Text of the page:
Add the final amount for each category together. This is the total amount of profits which should benefit from the reduced CT rate.
It is worth noting that Patent Box relief is not automatically applied; you will only receive the relief once you have opted into the regime.
Once you have elected into the Patent Box, all of your trade will be subject to the Patent Box relief. It’s also worth noting that it is possible for a company to elect out of the Patent Box regime. However, it will then be barred from re-entering the Patent Box regime for five years.
As previously mentioned, the good news is that you can claim retrospectively for two years of the end of the accounting period that you opt into. As a result, you haven’t completely missed out on previous years; however, with time ticking, it’s more important than ever to know whether you’re eligible.
Patents are granted to new and inventive products and these can be granted for seemingly minor improvements to already existing products. Obtaining a patent on a new feature, however big or small, could create eligibility for the Patent Box regime.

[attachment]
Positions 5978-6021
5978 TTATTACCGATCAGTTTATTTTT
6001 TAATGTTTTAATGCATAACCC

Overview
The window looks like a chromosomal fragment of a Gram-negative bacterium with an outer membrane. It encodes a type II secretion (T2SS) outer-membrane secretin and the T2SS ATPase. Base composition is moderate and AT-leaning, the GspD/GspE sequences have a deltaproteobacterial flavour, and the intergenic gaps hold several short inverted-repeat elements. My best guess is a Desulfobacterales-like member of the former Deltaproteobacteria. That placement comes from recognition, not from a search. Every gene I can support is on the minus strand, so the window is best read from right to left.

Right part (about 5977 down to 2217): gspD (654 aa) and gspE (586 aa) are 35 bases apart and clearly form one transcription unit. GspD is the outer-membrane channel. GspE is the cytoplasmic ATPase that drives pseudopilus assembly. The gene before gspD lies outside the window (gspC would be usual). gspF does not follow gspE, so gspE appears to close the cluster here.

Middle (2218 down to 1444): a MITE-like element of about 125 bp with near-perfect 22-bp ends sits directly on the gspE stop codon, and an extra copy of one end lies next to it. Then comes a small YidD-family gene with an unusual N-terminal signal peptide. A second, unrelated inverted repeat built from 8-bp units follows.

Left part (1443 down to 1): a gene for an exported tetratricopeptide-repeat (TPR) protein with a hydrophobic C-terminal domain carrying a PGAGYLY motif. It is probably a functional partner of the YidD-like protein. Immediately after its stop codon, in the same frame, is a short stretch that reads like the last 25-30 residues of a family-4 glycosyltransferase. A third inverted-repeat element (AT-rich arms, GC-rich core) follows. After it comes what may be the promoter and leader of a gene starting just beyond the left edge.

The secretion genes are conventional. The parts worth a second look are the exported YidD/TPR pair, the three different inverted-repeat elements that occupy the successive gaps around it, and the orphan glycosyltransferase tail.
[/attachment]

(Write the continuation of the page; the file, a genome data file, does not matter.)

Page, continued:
To qualify you must own or exclusively licence-in the patents granted by the The UK Intellectual Property Office, The European Patent Office or under the law of the following EEA states:
Plant Variety rights, along with certain marketing or data protection rights for human or veterinarian medicines, plant breeding or plant varieties.
Supplementary protection certificates that have been granted by the UK Intellectual Property Office, the European Patent Office or certain EEA countries.